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Some people show their bitterness about misfortunes and hurts that they have experienced in their lives. They show it on their faces, and they show it in much that they say. But there are others who bury the bitterness and let it eat away at them. It may come out in little ways from time to time, but for the most part, they hide it from others, and they even hide it from themselves.

Both of these groups (those who express open bitterness, and those who harbour secret bitterness) are resistant to change. But it is possible for them to change, and that is what this article is about.

Why People Tolerate Bitterness in their Friends

Most change depends heavily on the will of the person who needs to change. However, the motivation to change can start through comments made by sensitive friends, if only they would make the effort. The problem is that friends are often disinclined to take the initiative in prompting change, especially when it comes to people who just bury their bitterness. If bitterness isn't hurting their friends personally, then their friends shy away from getting involved.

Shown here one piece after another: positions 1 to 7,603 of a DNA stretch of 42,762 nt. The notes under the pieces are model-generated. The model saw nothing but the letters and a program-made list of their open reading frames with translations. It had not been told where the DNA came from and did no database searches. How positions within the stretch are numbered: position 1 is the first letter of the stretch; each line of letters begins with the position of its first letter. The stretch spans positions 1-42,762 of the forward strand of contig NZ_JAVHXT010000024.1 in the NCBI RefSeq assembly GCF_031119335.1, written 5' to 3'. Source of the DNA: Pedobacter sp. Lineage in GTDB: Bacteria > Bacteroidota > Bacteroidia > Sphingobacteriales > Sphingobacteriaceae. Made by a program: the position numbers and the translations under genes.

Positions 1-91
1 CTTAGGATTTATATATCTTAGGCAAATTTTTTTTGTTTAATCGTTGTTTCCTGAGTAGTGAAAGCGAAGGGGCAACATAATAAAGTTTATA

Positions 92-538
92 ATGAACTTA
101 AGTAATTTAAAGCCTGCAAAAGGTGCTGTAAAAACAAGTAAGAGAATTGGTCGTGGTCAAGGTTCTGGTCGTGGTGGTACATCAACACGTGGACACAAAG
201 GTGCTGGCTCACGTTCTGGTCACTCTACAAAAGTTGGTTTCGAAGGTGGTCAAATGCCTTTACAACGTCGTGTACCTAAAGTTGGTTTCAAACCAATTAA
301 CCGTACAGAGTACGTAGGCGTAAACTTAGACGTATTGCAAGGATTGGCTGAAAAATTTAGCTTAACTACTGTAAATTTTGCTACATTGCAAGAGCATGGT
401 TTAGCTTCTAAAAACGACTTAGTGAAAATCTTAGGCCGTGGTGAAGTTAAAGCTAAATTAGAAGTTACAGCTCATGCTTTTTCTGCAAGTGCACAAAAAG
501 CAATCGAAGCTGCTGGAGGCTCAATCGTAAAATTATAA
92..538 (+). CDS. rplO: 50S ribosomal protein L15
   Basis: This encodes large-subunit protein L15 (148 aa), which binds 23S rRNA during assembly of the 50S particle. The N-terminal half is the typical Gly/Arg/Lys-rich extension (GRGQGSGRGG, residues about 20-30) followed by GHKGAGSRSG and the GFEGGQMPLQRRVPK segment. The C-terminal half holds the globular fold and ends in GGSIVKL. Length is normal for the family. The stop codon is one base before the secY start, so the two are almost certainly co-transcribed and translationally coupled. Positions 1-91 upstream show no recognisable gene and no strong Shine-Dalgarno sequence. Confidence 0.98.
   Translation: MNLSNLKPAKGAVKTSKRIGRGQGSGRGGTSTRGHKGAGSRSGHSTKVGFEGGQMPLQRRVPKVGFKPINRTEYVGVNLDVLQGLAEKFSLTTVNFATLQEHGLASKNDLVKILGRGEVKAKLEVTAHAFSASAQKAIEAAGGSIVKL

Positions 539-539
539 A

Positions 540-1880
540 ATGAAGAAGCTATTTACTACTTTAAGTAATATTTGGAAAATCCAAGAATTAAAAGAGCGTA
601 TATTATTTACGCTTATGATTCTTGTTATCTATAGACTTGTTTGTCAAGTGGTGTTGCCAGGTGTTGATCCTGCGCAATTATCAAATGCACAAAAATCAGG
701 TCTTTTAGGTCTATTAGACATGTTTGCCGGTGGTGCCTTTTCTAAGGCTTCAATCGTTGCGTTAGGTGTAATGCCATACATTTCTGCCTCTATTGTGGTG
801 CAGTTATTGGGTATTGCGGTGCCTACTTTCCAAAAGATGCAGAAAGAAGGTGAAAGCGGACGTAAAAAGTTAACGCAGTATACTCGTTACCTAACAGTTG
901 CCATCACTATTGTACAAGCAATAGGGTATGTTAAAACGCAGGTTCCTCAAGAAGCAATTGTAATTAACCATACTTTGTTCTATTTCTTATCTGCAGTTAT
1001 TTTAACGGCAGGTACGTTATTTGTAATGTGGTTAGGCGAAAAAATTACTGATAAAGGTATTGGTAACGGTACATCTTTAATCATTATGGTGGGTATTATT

People who are secretly bitter rarely become dysfunctional socially. Such people can get an education, go to work, raise a family, attend church, and perform virtually all the tasks that are necessary for an apparently full and happy life, while at the same time continuing to be bitter. If others are not unduly inconvenienced because of the bitterness, then others will probably not pressure the bitter person to deal with his or her bitterness.

Then there are people who express bitterness openly. These people will often shun friendship anyway. Those who come near are quickly chased away. Soon there is no one left to care whether the person is bitter or not. So they too fail to change.

In between these two extremes are people who express their bitterness openly at times, but who are not so obsessed with it that they cannot be distracted into other interests as well. So friends usually find that all they need to do is change the subject when bitterness comes up. They listen to the gripes sympathetically, then get on with other things, never challenging the person for having griped in the first place. So the root problem (bitterness) is still left unresolved.

Is it Really Harmless?